Congressional Democrats from Michigan, led by Sens. Debbie Stabenow and Gary Peters, are calling on the states Republican governor, Rick Snyder, to establish a future fund to deal with the future medical expenses of Flint residents who were exposed to dangerous levels of lead in the citys water.
But the creation of such a fund would be complicated and raise more questions than it might answer, according to victim compensation specialist Kenneth Feinberg, who has overseen victim funds for 9/11, the BP oil spill and the General Motors ignition-switch failures.
In an interview with Yahoo News, Feinberg suggested that given the federal governments role in reimbursing states for medical care generally, it might be impossible to force Michigan to pick up the entire bill for those future health care costs, no matter how big a role the state played in creating the disaster. And based on the limited precedents for such a fund, Flint residents who accepted compensation from it might be required to waive their rights to pursue litigation in the future.
Im raising question[s] that might never see the light of day because there will never be a fund, Feinberg said. But if there is a fund to reimburse medical expenses, are there any preconditions, [i.e.] I will not sue?
Flint, Mich., is currently under a state of federal emergency because of dangerous contamination of the citys water supply, which is expected to cause long-term medical problems for its citizens. (Photo: Brett Carlsen/Getty Images)
The intent of the Democrats in seeking such a fund was to put some of the financial and moral burden on the Republican-led state government for decisions that led to the poisoning of the citys water supply. It was a response to Snyders request that the federal government declare a federal emergency in Flint, allowing the Obama administration to begin sending money to the beleaguered city. In exchange for supporting Snyders request, Stabenow, Peters and Flints representative in the U.S. House, Democrat Dan Kildee, asked for a financial commitment from the state as well.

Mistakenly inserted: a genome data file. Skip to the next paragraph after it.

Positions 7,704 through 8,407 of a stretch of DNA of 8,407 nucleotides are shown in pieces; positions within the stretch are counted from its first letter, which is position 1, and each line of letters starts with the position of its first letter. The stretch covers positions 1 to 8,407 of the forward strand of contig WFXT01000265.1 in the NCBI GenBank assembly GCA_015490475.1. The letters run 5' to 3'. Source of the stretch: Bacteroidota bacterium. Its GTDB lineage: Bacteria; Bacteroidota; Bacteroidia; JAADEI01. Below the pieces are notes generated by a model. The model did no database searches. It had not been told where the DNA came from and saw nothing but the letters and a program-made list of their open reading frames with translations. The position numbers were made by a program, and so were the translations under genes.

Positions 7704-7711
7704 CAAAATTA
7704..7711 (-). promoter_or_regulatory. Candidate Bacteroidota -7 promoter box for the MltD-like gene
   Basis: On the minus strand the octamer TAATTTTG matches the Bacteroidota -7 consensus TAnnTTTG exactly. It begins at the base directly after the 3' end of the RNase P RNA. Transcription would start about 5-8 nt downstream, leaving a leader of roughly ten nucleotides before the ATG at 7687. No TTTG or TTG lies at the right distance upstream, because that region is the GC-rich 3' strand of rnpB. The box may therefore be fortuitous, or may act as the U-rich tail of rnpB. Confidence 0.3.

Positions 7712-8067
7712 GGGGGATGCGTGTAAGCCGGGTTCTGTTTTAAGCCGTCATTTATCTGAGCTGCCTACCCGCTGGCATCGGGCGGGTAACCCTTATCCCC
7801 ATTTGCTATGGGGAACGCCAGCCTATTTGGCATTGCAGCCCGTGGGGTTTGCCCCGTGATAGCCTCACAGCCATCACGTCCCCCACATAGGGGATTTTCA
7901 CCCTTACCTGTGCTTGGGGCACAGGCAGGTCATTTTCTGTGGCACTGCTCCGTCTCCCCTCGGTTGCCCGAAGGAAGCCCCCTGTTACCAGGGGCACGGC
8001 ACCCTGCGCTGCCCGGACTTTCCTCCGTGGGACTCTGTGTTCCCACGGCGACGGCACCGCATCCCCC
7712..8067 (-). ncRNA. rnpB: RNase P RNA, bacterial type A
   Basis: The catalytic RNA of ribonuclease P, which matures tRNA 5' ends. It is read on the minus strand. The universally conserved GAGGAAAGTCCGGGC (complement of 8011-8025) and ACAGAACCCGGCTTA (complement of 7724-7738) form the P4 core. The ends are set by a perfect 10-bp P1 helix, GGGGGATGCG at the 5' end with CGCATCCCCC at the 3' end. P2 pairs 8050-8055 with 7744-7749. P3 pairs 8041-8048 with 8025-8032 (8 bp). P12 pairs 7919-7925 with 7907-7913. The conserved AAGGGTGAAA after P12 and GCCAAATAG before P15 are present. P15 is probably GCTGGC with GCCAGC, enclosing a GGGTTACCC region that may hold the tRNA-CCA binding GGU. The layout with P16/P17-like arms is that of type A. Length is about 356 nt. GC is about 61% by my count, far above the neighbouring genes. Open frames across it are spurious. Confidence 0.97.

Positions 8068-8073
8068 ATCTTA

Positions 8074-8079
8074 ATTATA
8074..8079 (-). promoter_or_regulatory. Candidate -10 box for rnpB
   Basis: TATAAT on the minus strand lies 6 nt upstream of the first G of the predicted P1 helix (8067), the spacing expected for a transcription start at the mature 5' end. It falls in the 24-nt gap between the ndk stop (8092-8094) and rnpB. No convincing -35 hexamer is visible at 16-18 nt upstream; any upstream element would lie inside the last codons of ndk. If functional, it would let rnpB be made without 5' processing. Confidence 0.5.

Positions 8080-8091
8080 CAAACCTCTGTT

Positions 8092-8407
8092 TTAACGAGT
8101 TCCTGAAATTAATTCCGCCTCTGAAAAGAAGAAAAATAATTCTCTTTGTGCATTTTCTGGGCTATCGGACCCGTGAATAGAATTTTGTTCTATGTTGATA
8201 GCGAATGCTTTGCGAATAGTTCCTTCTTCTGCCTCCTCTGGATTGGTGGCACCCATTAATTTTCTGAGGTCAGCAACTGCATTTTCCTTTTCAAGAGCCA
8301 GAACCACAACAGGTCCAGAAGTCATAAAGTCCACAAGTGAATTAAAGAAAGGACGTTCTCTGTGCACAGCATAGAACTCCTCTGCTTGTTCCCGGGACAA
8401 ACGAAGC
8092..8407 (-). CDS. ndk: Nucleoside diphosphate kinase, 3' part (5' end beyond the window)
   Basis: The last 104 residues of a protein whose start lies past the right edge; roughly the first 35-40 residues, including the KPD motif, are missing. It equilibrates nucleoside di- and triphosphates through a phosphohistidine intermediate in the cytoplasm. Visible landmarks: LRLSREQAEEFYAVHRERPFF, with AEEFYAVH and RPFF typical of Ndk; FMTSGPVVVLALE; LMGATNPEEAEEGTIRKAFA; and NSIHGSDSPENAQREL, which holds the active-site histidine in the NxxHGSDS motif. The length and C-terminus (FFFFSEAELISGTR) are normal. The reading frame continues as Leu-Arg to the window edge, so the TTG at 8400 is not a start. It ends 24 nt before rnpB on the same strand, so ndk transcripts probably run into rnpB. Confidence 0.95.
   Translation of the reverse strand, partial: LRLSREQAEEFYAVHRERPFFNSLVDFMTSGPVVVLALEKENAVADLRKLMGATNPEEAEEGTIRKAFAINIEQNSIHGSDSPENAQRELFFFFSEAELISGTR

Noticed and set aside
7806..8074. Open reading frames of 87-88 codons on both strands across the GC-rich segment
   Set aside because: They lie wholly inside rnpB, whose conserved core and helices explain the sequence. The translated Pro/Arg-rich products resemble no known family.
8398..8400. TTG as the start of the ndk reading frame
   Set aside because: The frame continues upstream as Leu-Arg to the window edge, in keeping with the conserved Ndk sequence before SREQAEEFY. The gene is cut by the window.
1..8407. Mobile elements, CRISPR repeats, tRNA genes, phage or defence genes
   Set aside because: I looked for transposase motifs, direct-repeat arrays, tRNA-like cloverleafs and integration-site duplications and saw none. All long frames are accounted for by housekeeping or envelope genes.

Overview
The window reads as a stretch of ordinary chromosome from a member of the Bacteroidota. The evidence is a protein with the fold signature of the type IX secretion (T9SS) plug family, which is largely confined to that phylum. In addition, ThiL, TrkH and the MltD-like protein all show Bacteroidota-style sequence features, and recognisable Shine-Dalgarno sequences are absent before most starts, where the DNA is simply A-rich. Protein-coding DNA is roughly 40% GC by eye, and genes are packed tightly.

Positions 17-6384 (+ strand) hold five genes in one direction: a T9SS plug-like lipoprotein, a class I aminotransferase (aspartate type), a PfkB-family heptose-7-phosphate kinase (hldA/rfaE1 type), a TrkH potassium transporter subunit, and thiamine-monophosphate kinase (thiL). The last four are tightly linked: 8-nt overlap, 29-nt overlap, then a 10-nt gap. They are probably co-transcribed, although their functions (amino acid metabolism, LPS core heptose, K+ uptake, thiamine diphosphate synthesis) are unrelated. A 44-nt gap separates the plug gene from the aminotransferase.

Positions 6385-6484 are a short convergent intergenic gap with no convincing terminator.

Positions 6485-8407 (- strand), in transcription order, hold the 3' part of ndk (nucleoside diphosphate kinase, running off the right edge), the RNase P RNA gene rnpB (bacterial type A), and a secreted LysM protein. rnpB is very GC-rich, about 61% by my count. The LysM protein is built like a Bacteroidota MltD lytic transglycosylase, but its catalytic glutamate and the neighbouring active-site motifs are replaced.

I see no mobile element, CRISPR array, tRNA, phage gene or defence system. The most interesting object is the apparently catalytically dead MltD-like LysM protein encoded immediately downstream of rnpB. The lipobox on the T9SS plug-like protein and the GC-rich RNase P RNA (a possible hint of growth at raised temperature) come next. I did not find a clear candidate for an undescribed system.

Whether through surplus funds, rainy day funds or other state resources, the state has a moral obligation to make Flint whole and fix the damage that has been done, theJan. 15 letter from the Democratsto Snyder read. In addition to addressing the immediate needs of the community, we ask that state resources be set aside in a Future Fund to address the long term damage, including the health and educational needs of the children exposed to high lead levels.
Yahoo News explored the idea of a future fund for Flint with Feinberg, a Washington-based attorney who is arguably the nations leading expert on the issue. Below is his interview, lightly edited for clarity.
Yahoo News: It seems like the current demand for a future fund from members of Congress was an initial political reaction to a horrible situation and that the idea has not yet been fully vetted in terms of practicality. What is the precedent for this sort of effort?
Kenneth Feinberg:Lets look at this in two ways: First, there is precedent for the idea of creating a fund to provide financial relief to Flint ngress just passed the Zadroga reauthorizationsaying that there will be taxpayer money available federal money to compensate first responders who went to the World Trade Center after the 9/11 attacks and now suffer from various maladies allegedly caused by breathing that guck. The idea that federal funds may be available to compensate for health effects, I can see a fund being created in Flint to periodically test young people, children, others, who might be at risk as a result of drinking water that is harmful. There are precedents. Not so much for sending a specific check to an individual, but rather we will provide you in-kind medical help monitoring, periodic examinations and testing going forward to try and determine whether and to what extent youve been harmed by lead in the drinking water.
A Flint resident receives water filters and testing kits from a Michigan National Guard specialist. Democrats are hoping the states governor will announce plans to fund future relief efforts. (AP Photo/Paul Sancya)
Of course, that wasnt without difficulties at the congressional level. Its tough to imagine what would happen at a state level.